The Steam deck offers the possibility, at least in theory, of replacing its memory – although Valve warns against it – and even the base model with an eMMC drive could do one M.2 SSD Update. However, aside from Valve’s advice above, there are many other caveats.
All of this comes from a Reddit Post from someone emailing Gabe Newell directly from Valve asking if the portable PC would have a user-replaceable SSD, and Valve’s president replied that the Steam Deck has a 2230 M.2 slot .
Of course, we have to be careful with information from Reddit, but it appears that the Steam Deck’s official spec was updated after that information was spilled. This specification now states: “All models use socketed 2230 m.2 modules (not intended for end-user replacement).”
With “all models” the entry-level device is also meant, and this gives rise to the prospect of upgrading the smaller 64 GB eMMC drive of the cheapest version with a slightly larger capacity. Of course, it is assumed that this eMMC storage is on a circuit board in the M.2 slot, since all models apparently use “socket modules” (that is, the eMMC is not directly soldered to the motherboard in the M.2) socket empty – even if this is the case, an M.2 upgrade might still be possible).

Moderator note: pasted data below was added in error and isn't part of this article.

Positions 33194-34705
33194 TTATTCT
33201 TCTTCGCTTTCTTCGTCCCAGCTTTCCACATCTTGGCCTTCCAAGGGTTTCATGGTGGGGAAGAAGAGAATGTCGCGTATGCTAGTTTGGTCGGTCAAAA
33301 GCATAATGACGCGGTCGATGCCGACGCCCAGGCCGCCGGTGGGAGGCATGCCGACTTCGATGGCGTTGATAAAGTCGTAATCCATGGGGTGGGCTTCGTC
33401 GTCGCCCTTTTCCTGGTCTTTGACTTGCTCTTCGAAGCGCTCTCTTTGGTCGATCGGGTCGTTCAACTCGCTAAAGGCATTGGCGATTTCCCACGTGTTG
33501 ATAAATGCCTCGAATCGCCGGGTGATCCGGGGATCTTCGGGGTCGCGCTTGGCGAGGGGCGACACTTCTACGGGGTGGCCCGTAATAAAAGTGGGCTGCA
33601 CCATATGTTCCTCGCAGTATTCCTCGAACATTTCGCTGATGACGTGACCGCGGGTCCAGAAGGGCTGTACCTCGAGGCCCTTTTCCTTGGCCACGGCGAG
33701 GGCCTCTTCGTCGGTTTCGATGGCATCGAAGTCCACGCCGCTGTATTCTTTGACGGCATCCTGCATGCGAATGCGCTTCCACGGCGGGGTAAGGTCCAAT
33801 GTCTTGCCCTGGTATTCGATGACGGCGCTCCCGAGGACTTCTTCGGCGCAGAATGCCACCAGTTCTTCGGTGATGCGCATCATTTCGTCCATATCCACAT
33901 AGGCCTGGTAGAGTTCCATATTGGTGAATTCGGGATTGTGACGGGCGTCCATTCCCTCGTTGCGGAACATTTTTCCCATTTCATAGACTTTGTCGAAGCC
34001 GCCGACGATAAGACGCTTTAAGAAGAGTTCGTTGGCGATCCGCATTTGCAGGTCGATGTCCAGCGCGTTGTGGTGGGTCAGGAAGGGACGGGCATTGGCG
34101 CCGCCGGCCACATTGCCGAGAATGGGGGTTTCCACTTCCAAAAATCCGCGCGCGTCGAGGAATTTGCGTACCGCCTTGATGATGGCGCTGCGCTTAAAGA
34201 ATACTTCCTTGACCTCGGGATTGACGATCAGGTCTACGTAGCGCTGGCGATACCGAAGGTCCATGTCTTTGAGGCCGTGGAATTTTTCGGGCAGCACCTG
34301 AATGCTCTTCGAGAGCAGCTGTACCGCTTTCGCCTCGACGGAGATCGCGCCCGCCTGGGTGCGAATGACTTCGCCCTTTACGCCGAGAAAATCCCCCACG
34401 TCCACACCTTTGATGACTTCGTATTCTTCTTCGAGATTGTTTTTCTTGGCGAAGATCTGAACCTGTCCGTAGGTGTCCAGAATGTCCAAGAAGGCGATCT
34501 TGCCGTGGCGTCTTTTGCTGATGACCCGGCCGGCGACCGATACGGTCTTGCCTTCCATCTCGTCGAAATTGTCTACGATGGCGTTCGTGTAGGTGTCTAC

When it comes to a potential upgrade, however, the problem is Valve’s disclaimer, which states that the system drive is “not intended for end-user replacement,” which presumably means that the M.2 jack is in some way in the If the device is buried, this would mean that everything will be disassembled under the guarantee (there is a risk that the Steam Deck will be damaged without recourse).
Other potential pitfalls
Aside from this danger, there could be other stumbling blocks for those who have heard this news and therefore may be considering purchasing. cheapest Steam Deck Steam Model with a view to upgrading the drive at a later date.
First, 2230 form factor M.2 SSDs are thin and not cheap Tom’s hardwareRealizing all of this, observed that there may be parameters such as the heat levels on the drives used in the Steam Deck that a replacement may not adhere to – and it’s not hard to imagine how that could become problematic.
On the software side, too, it is about installing the operating system on the supplied drive and how to transfer this to the new SSD. Nobody is really going to know how these types of issues will play out until the Steam Deck arrives and people try to modify the device (and the inevitable teardowns occur).
However, from what we can put together, for all of the reasons above, your average owner will want to avoid trying any drive upgrade tricks, if an upgrade is at all feasible.